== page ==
Many recent news articles claim that New York City is losing its younger population. However, these findings are based on misinterpretation and misunderstanding of demographic data. The articles make comparisons between series of data that are not comparable and interpret uncertain short-term changes that might not be indicative of a trend.
Each year, the U.S. Census Bureau creates a new series of data containing current population estimates in addition to updated estimates for each year going back to the prior decennial census, in this case 2010. In some years, the methodology for creating these estimates changes. For example, the 2017 population estimate for the City was 8.6 million in the 2017 data series but was revised down to 8.4 million in the 2018 series. Therefore, a population estimate from one data series is not necessarily comparable to a population estimate taken from a different series, even for the same year. This is especially the case when looking at absolute numbers and characteristics of the population, such as age. In many of the articles we reviewed, the finding that the City is losing millennials is based on comparing estimates across different series.
Another issue we have encountered is the interpretation of small short-term changes from one year to the next. When taking into account uncertainty in estimates, it is difficult to determine the exact number of residents coming or going over a single year, especially with small estimated population changes. Regardless, the City has gained approximately 133,000 residents 25 to 39 years of age between 2010 and 2018; the longer-term trend is one of population growth.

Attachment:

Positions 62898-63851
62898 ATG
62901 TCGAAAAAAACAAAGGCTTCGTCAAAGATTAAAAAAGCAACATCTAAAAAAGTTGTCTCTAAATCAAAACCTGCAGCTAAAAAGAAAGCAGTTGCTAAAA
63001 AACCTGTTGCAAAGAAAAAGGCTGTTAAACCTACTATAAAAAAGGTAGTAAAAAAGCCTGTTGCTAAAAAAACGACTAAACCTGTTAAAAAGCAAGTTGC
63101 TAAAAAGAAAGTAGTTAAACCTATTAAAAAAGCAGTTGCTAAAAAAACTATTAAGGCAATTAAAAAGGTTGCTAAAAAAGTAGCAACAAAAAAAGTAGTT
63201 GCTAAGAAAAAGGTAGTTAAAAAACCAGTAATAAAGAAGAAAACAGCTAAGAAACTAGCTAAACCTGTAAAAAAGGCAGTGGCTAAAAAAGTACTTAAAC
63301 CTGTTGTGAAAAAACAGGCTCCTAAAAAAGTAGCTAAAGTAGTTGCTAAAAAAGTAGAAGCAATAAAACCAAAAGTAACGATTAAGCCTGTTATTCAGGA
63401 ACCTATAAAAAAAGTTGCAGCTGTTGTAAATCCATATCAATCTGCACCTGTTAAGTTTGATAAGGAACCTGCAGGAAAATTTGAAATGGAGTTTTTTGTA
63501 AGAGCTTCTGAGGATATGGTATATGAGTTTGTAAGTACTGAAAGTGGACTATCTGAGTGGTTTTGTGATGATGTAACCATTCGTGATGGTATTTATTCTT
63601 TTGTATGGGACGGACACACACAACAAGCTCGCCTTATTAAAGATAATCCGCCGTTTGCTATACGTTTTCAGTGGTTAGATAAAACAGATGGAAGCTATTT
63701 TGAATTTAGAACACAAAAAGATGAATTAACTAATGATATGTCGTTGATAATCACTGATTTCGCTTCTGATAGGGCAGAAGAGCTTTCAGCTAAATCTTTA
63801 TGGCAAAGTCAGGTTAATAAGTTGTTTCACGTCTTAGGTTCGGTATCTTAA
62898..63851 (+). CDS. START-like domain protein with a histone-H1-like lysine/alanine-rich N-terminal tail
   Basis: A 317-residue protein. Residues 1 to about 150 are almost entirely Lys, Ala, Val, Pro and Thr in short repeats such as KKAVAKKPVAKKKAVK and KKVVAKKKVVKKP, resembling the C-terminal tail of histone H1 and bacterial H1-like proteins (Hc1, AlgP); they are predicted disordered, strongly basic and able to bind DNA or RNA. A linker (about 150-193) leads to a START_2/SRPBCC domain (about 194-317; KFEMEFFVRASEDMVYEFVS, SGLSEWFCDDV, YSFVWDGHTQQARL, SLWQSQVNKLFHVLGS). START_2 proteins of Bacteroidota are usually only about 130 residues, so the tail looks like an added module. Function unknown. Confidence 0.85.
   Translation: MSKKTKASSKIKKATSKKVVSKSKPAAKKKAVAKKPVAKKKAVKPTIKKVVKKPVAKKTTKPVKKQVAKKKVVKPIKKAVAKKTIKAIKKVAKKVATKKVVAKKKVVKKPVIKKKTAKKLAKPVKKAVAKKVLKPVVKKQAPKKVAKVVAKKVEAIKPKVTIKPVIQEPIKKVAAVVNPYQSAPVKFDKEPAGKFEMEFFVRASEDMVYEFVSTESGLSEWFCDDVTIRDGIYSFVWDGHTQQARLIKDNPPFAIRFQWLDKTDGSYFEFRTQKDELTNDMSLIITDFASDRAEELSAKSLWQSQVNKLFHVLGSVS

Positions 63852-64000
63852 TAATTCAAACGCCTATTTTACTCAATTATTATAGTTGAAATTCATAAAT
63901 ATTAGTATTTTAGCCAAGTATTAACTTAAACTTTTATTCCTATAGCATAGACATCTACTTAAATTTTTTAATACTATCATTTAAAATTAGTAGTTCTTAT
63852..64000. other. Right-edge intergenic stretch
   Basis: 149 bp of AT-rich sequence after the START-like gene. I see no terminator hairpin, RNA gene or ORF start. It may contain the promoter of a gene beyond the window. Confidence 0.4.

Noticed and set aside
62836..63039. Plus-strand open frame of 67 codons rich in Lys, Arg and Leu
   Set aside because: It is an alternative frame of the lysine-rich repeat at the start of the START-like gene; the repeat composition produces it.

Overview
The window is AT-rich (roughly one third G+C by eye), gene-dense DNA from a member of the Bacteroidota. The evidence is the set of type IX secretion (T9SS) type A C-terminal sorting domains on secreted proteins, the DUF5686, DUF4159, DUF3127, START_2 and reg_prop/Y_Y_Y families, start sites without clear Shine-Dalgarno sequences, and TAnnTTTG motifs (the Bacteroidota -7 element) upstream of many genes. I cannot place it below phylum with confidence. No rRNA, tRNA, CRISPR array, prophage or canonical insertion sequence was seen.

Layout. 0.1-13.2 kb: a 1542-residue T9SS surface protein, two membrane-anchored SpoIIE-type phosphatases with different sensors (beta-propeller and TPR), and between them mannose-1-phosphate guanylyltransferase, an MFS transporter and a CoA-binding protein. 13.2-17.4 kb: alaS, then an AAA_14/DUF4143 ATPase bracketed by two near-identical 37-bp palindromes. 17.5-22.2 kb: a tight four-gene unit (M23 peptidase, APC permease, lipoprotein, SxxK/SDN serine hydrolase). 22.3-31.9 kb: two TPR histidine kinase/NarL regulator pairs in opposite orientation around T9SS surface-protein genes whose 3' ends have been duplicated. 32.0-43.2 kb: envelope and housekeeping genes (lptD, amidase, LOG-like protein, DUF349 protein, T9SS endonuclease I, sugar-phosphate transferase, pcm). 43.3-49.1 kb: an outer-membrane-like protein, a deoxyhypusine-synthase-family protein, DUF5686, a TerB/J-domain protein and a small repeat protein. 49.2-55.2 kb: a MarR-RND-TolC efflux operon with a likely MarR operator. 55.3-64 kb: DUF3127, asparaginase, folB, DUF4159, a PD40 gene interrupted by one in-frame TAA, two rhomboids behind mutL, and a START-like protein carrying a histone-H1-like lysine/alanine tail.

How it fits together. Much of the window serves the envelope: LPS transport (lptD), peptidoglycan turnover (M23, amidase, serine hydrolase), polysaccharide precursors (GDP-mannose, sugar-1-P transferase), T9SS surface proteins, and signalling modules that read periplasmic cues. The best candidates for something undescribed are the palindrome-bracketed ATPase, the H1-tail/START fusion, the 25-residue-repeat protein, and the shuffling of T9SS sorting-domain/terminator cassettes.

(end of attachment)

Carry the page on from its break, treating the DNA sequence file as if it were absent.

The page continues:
Read a detailed assessment here of the major issues we found in recent articles claiming that New York City’s younger residents are leaving.
The Population Division serves as New York City government's hub of demographic expertise. It is responsible for the compilation, analysis, and dissemination of census and related federal, state, and local data for city agencies, local communities, and the media. Within the department, the Population Division provides data for local and citywide planning studies, environmental review analyses, and capital planning strategies. In addition, the division provides other city agencies with data to address questions of concern involving needs assessment, program planning and targeting, and policy formulation. This includes the development of population estimates and projections for infrastructure and capital planning, such as projections for OneNYC, the long-term sustainability plan for New York City. The division works closely with the Census Bureau in an advisory capacity on the methods of data collection and dissemination for the decennial census and other federal surveys.